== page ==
(Very much not an expert. I think "a food is more than the sum of its ingredients" is discussed in a Michael Pollan book.)

comment by AnthonyC · 2021-06-21T13:45:17.443Z · LW(p) · GW(p)

What kind of roll was it? And do you, personally, like the crust or crumb of said type of roll better? What about when you were a kid?

Over the past two years I've cut most of the more industrially refined oils, grains, sugars, and salt, as well as added natural and artificial flavors. Within a few months my taste buds shifted in several ways, and a lot of popular (in the US) foods I used to like now taste bland, off, unbalanced, or fake to me. It made me realize how much more, in the past, we could trust our sense of taste to tell us what was good for us. And as much as we try to follow the research on what humans know about good nutrition, it's really hard to find good advice that's actually useful and actionable. Bodies are complicated, there are a lot of variables, and the outcomes we really care about are ones that we sum up over a whole lifetime, not the ones we can easily and quickly measure.

So if the bread thought is about unpleasantness and virtue, I think it's probably cultural. Maybe something like that was once adaptive in a world of scarce good food, maybe it originated in all the diet crazes of the last few generations, maybe it comes from various bits of religious history. But it's also true in general that we get more calories from cooked food than raw food, so I wouldn't be terribly surprised if there's a mental link between more burnt-->more cooked--> more nutritious coming from that way as well, though that's pure just-so speculation from me.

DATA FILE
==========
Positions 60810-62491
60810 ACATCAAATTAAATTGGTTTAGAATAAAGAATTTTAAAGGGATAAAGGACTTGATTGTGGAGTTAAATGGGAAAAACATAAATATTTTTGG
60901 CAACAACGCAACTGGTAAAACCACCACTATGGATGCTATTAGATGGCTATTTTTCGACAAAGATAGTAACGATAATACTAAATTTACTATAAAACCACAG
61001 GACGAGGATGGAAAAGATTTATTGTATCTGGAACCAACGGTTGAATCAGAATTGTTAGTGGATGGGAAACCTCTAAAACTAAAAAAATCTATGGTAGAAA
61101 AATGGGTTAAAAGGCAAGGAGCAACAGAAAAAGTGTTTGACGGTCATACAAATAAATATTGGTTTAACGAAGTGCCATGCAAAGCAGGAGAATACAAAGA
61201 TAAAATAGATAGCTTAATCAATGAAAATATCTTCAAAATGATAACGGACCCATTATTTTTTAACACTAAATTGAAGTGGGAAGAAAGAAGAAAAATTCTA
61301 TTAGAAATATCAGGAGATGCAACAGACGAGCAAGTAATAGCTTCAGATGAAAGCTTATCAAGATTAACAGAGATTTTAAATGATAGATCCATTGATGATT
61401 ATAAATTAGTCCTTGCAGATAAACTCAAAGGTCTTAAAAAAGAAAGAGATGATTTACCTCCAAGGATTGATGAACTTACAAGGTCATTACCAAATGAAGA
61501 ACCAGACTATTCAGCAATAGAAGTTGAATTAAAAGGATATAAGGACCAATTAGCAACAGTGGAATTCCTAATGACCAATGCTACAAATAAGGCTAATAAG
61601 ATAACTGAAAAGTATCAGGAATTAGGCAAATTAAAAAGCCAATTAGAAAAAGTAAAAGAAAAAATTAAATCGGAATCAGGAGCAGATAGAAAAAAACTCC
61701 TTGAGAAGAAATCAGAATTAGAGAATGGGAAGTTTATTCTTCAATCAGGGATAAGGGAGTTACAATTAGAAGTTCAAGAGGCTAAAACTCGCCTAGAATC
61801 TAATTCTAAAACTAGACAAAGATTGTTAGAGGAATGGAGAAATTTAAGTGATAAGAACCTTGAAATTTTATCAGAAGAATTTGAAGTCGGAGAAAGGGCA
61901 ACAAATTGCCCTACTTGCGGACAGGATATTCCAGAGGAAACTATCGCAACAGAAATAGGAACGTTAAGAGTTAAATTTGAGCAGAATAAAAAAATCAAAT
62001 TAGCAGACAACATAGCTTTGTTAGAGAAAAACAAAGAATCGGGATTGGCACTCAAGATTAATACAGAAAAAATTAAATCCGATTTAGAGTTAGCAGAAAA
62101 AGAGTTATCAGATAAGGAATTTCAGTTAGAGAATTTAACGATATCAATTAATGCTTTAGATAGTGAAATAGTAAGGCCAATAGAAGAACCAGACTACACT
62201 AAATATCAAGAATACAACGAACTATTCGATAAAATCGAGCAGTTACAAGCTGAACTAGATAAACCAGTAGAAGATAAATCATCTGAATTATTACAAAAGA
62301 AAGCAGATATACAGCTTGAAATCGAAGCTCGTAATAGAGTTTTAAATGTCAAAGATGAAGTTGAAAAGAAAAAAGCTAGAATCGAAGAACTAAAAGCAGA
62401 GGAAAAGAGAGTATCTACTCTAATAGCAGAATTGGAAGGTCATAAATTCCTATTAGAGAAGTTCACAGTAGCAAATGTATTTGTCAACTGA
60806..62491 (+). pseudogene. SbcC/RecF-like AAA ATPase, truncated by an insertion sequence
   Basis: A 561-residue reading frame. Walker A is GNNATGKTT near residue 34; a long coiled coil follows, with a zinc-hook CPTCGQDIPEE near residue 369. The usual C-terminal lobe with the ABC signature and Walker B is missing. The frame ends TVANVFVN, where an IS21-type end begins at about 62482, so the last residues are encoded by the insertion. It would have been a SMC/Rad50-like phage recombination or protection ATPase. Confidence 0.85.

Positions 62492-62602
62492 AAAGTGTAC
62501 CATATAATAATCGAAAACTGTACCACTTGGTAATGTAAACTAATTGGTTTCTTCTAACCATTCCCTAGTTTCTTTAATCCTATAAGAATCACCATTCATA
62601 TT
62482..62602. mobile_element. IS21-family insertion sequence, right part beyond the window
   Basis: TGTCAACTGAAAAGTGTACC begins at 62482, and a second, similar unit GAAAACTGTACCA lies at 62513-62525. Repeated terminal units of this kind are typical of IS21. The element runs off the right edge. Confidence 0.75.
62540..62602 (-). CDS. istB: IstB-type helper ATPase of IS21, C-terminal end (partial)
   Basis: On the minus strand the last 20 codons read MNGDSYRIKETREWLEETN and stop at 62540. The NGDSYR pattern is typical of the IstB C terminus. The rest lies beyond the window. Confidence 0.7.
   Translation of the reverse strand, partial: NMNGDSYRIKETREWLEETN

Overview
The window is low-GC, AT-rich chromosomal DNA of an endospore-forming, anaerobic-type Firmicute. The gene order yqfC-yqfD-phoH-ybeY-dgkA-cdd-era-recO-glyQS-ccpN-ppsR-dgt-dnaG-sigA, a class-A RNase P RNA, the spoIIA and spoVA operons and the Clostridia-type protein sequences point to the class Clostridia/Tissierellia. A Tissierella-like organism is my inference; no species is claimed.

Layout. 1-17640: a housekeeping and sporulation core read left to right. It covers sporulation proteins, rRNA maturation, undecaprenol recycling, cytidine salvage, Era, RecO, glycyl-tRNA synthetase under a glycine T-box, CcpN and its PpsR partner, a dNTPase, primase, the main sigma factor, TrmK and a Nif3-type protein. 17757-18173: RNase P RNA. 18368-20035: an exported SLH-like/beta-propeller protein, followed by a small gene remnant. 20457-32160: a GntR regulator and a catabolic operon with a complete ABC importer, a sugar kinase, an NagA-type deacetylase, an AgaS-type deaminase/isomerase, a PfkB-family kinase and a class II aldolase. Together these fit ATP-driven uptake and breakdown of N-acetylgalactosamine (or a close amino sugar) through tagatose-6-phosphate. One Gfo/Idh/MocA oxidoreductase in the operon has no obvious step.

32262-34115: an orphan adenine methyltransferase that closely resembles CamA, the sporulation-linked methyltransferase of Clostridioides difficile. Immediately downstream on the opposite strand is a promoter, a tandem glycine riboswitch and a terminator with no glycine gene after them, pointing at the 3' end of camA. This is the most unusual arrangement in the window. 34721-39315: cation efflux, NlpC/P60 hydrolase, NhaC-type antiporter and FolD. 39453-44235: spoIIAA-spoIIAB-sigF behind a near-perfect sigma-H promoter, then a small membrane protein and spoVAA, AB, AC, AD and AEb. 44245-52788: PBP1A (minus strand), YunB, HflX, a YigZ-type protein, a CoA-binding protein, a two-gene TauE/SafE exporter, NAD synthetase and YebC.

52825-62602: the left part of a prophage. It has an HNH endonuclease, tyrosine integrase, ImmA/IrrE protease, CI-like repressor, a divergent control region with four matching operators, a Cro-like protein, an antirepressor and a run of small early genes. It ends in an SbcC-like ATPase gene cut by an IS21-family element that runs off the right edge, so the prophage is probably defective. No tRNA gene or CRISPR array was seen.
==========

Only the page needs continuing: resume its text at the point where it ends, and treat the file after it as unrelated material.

That said, I do think there's real value (for health, physical and mental) in having a varied diet, and part of what we do when we feed kids is train them to accept variety and learn to enjoy variety so they can feed themselves a healthy diet later in life. At first we feed them a bland nutrient-rich fluid , then simple purees, and gradually shift away from that to new flavors and textures.

Replies from: yair-halberstadt
comment by Yair Halberstadt (yair-halberstadt) · 2021-06-21T13:55:04.964Z · LW(p) · GW(p)

It was a soft roll with a pretty soft crust. Personally I eat pretty much everything, crust included, but I still have this childhood association of crust as the not nice part of the bread even though I personally don't mind it (I would still say I prefer the inner parts of bread over the crust though).

comment by Arti · 2021-06-20T04:14:13.066Z · LW(p) · GW(p)

Google tells me that the "the crust has more nutrients" thing may stem from a 2002 study which found pronyl-lysine (which supposedly helps prevent cancer) at much higher concentration in crust vs the rest of the bread. The search results seem mixed on whether it's true; CNN says no, but my top result says yes.